You’ve prepared a product specification, you’ve chosen a software house and signed a contract — it’s time to start the cooperation. Setting cooperative objectives, expectations and rules at the beginning of a project will ensure that the supplier’s team will essentially become a part of your organisation, which is especially important in remote cooperation.
Before we start, make sure you have chosen a proper company. If you haven’t done it yet, read our earlier entries: how to write a project brief and how to choose a software house. Exactly in this order.
Each project should be started with “having a vision of its complete version in mind”. It doesn’t mean you have to imagine every function of the product, but you should know what you want to achieve. Without setting the objectives the team won’t know what to focus on and what to head for. Let us assume that your company is a furniture manufacturer and wants to create a mobile application that employs Augmented Reality. There are several areas for which you should specify your goals:
value for the end-user — for such application to make sense it should enable the user to arrange furniture, check how a given object will look in a flat and buy it directly in the application,
ending the project in the target time and within the budget — specify the launch date and the budget,
value for the organisation — number of downloads, user engagement, number of orders, sales results, costs connected to the support of a new sales channel.
Setting objectives in these areas will cause that every action in the project will be done with those goals in mind.
It’s important that everyone knows their role and what each team member is responsible for. Following positions should appear in every IT project:
Product Owner — the most important person in the project, responsible for the final success. PO defines the vision and business objectives of the product, as well as the requirements, prioritises the product backlog and connects all stakeholders with the development team. She/he should be involved with the project on a regular basis. Product Owner is a so-called Single Point of Contact who answers software house’s questions and makes decisions. This person's availability is crucial for the smooth project implementation.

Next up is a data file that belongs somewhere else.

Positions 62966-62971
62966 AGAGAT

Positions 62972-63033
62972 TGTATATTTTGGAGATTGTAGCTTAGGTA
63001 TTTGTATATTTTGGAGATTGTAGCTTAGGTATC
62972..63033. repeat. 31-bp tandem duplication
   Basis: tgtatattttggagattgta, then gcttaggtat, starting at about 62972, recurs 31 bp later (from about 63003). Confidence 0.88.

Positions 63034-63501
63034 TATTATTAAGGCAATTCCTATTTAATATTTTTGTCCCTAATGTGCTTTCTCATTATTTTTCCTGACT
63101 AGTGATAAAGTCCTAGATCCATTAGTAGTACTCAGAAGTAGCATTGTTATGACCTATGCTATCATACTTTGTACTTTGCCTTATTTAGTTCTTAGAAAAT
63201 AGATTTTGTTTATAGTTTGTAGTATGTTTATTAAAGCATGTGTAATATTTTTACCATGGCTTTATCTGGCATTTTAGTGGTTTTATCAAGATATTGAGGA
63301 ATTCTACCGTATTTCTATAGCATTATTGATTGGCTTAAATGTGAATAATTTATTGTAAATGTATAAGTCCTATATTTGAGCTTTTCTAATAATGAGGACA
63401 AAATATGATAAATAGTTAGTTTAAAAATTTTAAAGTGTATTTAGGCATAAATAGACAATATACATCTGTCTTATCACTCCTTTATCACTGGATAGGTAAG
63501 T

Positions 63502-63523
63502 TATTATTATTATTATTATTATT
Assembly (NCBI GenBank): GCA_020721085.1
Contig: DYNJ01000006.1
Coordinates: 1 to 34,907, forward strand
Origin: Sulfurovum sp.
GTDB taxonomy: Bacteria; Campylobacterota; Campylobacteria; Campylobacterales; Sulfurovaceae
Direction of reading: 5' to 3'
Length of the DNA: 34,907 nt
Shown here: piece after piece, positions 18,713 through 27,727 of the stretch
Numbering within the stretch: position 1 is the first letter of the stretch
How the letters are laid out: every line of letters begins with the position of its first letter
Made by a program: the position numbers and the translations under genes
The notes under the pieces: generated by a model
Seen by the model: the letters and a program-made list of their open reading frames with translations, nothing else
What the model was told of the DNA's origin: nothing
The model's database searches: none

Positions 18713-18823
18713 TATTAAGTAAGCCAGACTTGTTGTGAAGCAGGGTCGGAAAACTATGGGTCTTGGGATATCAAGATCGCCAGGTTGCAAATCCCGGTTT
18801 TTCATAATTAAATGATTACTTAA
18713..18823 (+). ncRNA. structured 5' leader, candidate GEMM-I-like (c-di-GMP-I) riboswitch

Project Manager — a person who coordinates the work of the software house. She/he ensures good communication, proper planning, manages the backlog and monitors the progress and the budget. PM will help you transform a vision into a product, will specify what is technically possible, and what is not. They will suggest the best solutions to a given problem.
Tech Leader — is responsible for the system architecture and managing the technical team.
Setting the objectives alone is not enough if you don’t have a plan how to achieve them. Therefore you should create a roadmap with your team. In other words — a product development plan.
A roadmap should include the so-called milestones, which are the most important events that sum up reaching a given project phase. In case of IT products these usually include a prototype, MVP, and a fully featured product. It is good to specify high-level product functions at each milestone. A simplified roadmap of our application will look like that:
In big projects it is good to specify the MVP scope. Its functionalities should cover 50-60% of the final product. This is a phase when a product has basic features and you can launch it into the market.
While planning, don’t forget to define available resources and time. Ask yourself two questions — when do I want to launch a product and what is my budget? Give this information to the Project Manager and she/he will plan the development process to achieve your goals.
Communication is a very important aspect of an effective cooperation between a customer and a software development company. Learn about mutual expectations at the very beginning and set the rules e.g. plan weekly meetings where you and team members discuss progress and decide on next priorities.
To make the work more efficient use project management tools such as Jira, Trello, Redmine, Asana, etc. remember to also use a chat software (Slack, Hipchat), so the developers can discuss their doubts and share their ideas on a daily basis. Remember that chat is just an extra tool and it shouldn’t replace the ticketing system (it can distract the team when overused).
Your tool list should include:
We recommend you use Agile Methodology, especially when a project is large and not well-specified. Project implementation based on Scrum is divided into sprints. Each sprint should begin with the analysis and creating the so-called sprint backlog, which is a list of features or scenarios that need to be implemented during the sprint.